Figure 9. A: Part of Boulder TM-Da-030, and B: Boulder TM-Db-013. Photographs © by Maarten van Hoek.

Indeed, more convincing are the Cameline petroglyphs that have five splayed and drooping digits at each leg, like the example on Boulder TM-Be-009 (Figure 10), where the now flexed tail may have later been extended and digits may have been added. Enigmatic is the “closed” mouth that originally might have been an open mouth that has possibly been blocked off. It is uncertain if this has been done to enhance the feline aspect.

A similar petroglyph is found on Boulder TM-Be-027 (Figure 11A), where Petroglyph-1 has two legs, each with five digits, and a longer than normal (extended?) tail. Between the legs is a smaller Cameline (or camelid ?) with a longer than normal (extended?) tail (Petroglyph-2). It might depict a young, although it is not in the characteristic suckling position. Hovering over Petroglyph-1 is an image of what might be regarded – because of its much smaller size – to depict a young Cameline (Petroglyph-3). It has multiple digits and a long curved tail.

A nearby boulder (TM-Be-060) shows a group of small match-stick camelids and a large Camelid (this petroglyph was not recognised as a conflation by Pozzi Escot 2009: Fig. 10), which has a tail that is too long to be a camelid tail, and – most importantly – at least six digits at its front leg and possibly five at its hind leg (Figure 11B). Drawing more than the usual digits (in this case six instead of five) may have been an intentional choice of the manufacturer, possibly in order to increase the power of the feline. A similar instance has been recorded in Bolivia, where a petroglyph of an actual feline also has six digits at each leg, and apparently three (?) tails (see Figure 17B).

Figure 10. Petroglyph on Boulder TM-Be-009. Photograph © by Maarten van Hoek.

Boulder TM-Be-035 has a large number of small quadrupeds (probably all depicting camelids: indicated with yellow dots in Figure 12A) and a large Cameline (marked 1) with at least four digits at its front leg and a rather long, straight tail. Also on Panel TM-Be-043A are many quadrupeds (mainly camelids) and at least one Cameline with a long tail and four digits at its hind leg (Figure 12B).

Boulder TM-Cd-036 features a Cameline with two legs having clearly indicated, forward pointing hooves, but also a long downwards curving tail (Figure 13). Núñez Jiménez illustrates a Cameline with a long tail, yet held on leash by an anthropomorphic figure (1986: Fig. 2415) and a Cameline with a clearly developed spiral-tail (1986: Fig. 2417). Unfortunately I have no photographs of those two panels and it is thus possible that the drawings by Núñez Jiménez are incorrect, because I have convincingly demonstrated that about 25% of his illustrations is inaccurate or incorrect (Van Hoek 2011). Núñez Jiménez labels a petroglyph on Boulder TM-Dx-019 as a camelid (auquénido), despite the long feline-looking spiral tail (1986: Drawing 2701 and photo 2702).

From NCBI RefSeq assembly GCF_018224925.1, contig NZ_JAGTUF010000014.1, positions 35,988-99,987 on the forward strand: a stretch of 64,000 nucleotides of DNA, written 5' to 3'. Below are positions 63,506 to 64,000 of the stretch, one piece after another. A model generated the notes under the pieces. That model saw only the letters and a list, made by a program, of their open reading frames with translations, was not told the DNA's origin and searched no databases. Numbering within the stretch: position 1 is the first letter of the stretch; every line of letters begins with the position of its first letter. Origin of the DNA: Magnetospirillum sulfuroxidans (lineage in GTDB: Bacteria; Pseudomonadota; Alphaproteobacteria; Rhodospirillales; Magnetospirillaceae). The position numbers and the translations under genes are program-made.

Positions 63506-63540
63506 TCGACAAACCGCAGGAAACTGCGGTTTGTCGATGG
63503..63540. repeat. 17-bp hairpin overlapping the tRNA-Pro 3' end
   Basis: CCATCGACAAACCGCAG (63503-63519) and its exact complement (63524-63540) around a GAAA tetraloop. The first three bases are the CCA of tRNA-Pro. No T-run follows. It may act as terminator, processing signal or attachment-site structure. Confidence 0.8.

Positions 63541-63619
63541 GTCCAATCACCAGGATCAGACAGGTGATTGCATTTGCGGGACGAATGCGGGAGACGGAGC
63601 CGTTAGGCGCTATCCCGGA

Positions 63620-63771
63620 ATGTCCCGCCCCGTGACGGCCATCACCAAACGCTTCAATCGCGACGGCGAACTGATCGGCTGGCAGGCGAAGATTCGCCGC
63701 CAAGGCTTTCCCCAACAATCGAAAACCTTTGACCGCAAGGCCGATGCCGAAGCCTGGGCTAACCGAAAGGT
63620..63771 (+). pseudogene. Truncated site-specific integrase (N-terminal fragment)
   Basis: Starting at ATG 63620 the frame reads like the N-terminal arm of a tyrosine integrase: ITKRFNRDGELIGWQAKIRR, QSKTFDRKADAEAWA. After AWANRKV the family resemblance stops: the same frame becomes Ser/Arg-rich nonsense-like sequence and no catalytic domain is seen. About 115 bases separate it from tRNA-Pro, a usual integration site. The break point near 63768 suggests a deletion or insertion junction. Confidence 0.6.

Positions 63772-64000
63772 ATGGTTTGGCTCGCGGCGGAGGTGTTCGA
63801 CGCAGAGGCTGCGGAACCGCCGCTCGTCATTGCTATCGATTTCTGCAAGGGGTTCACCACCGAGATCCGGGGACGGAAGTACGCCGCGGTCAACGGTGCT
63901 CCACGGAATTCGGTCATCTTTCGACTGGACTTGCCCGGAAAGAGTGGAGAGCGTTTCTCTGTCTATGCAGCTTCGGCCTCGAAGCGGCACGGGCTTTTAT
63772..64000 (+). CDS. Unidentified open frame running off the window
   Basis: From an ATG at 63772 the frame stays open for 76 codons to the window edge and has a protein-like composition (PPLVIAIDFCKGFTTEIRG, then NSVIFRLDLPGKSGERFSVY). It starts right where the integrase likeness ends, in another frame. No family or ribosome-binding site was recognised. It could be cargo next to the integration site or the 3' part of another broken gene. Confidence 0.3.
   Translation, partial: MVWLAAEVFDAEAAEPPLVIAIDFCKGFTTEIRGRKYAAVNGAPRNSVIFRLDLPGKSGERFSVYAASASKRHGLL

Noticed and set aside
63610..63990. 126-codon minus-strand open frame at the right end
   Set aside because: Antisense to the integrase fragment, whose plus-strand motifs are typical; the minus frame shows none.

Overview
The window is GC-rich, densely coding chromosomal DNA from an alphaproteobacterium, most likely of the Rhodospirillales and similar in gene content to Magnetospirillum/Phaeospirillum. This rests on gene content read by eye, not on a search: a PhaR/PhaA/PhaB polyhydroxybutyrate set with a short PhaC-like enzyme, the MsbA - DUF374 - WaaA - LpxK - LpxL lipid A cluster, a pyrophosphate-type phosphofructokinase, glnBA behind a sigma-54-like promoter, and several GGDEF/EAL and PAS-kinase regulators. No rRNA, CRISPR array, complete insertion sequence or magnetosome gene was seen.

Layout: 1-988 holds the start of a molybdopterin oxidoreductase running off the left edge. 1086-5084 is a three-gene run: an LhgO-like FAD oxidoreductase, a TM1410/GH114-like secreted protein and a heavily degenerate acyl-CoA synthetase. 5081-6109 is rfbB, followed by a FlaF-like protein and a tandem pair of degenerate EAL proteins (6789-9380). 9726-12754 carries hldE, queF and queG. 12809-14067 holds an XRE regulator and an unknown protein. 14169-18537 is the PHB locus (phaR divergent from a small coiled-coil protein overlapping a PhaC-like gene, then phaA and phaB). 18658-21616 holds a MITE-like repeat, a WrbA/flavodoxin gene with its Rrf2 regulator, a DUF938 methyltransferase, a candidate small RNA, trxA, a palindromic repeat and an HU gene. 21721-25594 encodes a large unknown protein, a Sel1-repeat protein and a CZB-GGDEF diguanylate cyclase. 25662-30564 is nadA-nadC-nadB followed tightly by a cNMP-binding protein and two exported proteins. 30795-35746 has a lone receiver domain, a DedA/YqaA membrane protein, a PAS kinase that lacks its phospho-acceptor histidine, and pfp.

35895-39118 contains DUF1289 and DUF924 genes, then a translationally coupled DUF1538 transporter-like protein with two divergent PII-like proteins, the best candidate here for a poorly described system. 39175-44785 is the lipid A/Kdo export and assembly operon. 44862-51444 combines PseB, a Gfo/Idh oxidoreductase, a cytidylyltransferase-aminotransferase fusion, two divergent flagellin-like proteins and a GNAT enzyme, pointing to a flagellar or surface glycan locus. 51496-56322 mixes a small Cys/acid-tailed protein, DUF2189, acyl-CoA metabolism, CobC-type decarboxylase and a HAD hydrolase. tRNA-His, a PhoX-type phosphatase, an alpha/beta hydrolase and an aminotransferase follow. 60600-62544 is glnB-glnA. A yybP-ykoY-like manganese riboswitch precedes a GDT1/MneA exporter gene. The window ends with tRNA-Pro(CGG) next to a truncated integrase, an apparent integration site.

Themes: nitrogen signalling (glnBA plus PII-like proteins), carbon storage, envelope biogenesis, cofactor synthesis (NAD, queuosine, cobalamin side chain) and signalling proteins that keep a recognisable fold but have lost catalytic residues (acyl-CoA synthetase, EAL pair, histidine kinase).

Figure 11. A: Petroglyph on Boulder TM-Be-027. Photograph © by Maarten van Hoek. B: Boulder TM-Be-060. Photograph © by Rainer Hostnig.

Figure 12. A: Boulder TM-Be-035; B: Part of Panel TM-Be-043A. Photographs © by Maarten van Hoek.

On Panel TM-Be-044B are again several quadrupeds (Petroglyph-1 having a possible “Trophy” Head in its mouth) that have a long, curved tail and multiple digits from their legs (Petroglyphs 1 to 4 in Figure 14.). They might be Camelines (or perhaps “Felids” [Feline-Camelids]).

Although it must now be clear that petroglyphs of Camelines seem to have been concentrated in Sector TM-Be at Toro Muerto (see Appendix and Figure 22), a few isolated images of Camelines also are found at other Sectors at Toro Muerto (and even beyond Toro Muerto, as we shall see). For instance on Boulder TM-Da-030 is a Cameline (?) with a long tail, three digits at each leg and an open mouth (see Figure 9A; note the eye-motif within the fully pecked body). Boulder TM-Db-013 (see Figure 9B) shows a large Cameline with a very long, downwards curved tail with a modest spiral at the end, and legs that (all?) seem to have three incised, vertically arranged digits (added later?). One “final” petroglyph of a Cameline (there may well be more examples at Toro Muerto overlooked by me) is found on Boulder TM-Cc-005, but this example will be discussed further on.

Figure 13. Boulder TM-Cd-036. Photograph and drawing © by Maarten van Hoek.

Figure 14. Petroglyphs on Panel TM-Be-044B. Photographs © by Maarten van Hoek.

An extremely low number of petroglyphs at other rock art sites may still depict the same type of Cameline. Of a completely different layout however – especially when compared with the Block Body style at Toro Muerto – is the petroglyph of a possible Cameline photographed by Stephen Berquist at Quilcapampa in the Sihuas Valley, which earlier I (not Stephen) described as: “… the outlined, faintly decorated quadruped (a camelid? with feline-like tail?) on Panel B5 at Section B of Sector 7 (Figure 64) is enormous; it is almost life size …” (Van Hoek 2021: 66; Fig. 64-B5; note my hesitation to define the species).